- Janelle Hunt
In Denial Of Emotional Eating
I recently taught a class on emotional vs physical eating. I started the class by asking who felt they were an emotional eater, at which point about half of the class identified they emotionally ate. Well then, let’s identify what exactly physical vs emotional eating means and which category you fall into majority of the time.
Hunger comes on gradually
Hunger comes on suddenly
Hunger can be satisfied by any food
Craving for specific food
Fullness can be felt after a certain amount is eaten and one is able to stop eating once satisfied
No amount of food can satisfy
Feel physically empty, stomach growling, dizzy, headache, etc
Eating for any reason outside of true physical hunger - emotions, boredom, food tastes or smells good so eat more than needed, eating because food is provided at the party or in front of us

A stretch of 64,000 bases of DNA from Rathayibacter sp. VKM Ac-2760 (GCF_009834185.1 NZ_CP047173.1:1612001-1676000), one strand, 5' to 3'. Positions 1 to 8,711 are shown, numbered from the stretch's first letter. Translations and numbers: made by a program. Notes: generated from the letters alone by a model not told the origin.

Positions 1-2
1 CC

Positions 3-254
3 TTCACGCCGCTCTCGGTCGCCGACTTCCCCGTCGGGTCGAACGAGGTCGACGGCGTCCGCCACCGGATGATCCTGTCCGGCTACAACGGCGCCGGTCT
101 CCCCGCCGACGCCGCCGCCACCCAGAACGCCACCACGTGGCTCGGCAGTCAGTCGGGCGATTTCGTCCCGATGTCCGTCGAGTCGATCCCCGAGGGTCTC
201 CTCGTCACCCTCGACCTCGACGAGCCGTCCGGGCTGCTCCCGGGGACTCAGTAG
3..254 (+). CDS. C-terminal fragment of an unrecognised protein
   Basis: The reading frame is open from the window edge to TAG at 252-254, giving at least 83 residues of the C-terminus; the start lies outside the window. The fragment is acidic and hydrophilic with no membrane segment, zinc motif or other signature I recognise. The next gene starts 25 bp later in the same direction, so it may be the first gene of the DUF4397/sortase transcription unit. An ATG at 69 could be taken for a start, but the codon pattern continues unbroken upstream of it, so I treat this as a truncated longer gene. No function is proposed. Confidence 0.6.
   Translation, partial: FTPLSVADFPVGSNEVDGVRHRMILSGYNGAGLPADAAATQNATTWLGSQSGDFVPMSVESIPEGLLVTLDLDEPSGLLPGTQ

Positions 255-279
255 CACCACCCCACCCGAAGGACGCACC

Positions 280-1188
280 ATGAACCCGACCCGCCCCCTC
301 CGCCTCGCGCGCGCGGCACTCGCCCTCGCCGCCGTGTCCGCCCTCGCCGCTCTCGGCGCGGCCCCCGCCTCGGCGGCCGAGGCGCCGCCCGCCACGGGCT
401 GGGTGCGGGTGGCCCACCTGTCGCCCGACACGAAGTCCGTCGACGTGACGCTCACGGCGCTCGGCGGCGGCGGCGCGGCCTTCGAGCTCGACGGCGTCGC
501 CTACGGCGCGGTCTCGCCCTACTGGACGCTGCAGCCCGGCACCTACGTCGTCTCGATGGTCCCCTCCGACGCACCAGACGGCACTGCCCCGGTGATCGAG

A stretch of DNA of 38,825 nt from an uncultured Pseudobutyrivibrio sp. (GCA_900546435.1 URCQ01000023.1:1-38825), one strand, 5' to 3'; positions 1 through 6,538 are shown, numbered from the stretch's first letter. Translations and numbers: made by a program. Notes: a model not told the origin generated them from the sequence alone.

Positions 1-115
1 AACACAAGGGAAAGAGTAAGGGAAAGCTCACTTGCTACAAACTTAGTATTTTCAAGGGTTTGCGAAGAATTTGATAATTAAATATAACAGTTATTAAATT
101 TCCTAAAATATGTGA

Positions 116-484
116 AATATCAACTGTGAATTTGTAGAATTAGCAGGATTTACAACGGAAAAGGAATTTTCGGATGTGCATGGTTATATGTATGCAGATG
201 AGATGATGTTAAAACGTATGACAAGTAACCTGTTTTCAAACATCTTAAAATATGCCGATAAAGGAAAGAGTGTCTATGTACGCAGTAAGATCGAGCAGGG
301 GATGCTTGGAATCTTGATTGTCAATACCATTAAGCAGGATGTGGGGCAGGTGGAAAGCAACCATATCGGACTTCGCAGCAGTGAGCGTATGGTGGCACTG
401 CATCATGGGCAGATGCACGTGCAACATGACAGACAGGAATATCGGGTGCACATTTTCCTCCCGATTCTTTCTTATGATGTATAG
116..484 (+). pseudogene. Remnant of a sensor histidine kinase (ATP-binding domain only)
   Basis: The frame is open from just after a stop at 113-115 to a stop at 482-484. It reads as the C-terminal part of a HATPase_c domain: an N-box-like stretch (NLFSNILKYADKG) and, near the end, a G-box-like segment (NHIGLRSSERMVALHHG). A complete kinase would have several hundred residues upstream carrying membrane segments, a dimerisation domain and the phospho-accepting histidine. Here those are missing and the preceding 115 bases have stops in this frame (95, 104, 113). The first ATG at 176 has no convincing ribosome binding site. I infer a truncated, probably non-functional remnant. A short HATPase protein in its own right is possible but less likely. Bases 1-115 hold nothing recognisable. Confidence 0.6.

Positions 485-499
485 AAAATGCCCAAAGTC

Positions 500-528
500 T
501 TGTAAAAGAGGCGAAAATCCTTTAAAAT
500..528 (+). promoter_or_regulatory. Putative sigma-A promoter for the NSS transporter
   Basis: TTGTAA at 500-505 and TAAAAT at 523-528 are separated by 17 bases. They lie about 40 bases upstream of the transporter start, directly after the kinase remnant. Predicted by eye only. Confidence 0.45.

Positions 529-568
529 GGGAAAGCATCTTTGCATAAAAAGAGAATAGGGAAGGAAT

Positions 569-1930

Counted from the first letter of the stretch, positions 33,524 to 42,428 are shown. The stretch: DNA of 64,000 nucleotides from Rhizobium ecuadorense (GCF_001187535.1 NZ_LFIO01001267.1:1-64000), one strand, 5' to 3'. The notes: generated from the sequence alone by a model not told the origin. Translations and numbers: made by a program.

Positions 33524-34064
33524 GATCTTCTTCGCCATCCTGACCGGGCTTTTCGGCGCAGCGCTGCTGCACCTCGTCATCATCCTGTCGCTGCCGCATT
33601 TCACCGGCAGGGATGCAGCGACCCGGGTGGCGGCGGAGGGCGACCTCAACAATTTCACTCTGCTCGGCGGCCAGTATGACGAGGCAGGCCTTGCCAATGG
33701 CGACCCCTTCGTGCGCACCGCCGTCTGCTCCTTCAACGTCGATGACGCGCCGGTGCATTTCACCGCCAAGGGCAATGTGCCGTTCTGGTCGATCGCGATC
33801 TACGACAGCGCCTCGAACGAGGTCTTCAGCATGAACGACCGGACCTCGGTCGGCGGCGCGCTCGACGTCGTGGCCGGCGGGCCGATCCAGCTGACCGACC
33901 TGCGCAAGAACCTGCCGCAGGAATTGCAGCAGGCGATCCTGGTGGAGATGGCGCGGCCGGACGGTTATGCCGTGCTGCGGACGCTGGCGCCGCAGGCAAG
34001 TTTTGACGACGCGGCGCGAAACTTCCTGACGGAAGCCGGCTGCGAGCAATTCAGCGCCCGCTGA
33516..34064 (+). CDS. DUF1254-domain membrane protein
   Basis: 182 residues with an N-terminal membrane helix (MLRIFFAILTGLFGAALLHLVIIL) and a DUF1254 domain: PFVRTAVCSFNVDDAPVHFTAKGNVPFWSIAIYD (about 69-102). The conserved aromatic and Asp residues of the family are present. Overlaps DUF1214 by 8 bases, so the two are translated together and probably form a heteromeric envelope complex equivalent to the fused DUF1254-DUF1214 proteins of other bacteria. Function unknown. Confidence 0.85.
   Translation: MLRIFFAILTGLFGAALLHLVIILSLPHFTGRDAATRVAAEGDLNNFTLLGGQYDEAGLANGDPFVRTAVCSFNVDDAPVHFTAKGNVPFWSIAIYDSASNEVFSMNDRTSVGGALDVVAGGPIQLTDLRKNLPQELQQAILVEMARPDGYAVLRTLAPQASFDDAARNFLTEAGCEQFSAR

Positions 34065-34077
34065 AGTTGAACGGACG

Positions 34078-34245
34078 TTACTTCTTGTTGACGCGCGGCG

After I spent some time explaining this chart, the whole class was able to identify that they all do indeed emotionally eat. The reality is, we all emotionally eat at times, but the degree varies depending on the frequency that it happens, and the quantity of food consumed. We all link food with certain memories and we’re either taught or have learned to use food for enjoyment, to comfort ourselves, or try to satisfy a particular emotion we’re feeling. There is actually nothing wrong with some emotional eating; I bet you didn’t think you’d hear that from a dietitian! It does become a problem though when it begins to affect someone’s weight negatively – either up or down - or starts to control someone’s life to the point where food becomes their primary coping tool, leading to a complete loss of feeling and lack of eating according to true physical hunger/fullness cues. So maybe it’s time to stop beating ourselves up if we have a little something because it just sounds comforting or good. What would happen if you actually acknowledged that some emotional eating is normal and gave yourself permission to have food at times for this purpose? The key is to make sure you incorporate other coping tools, so you have balance.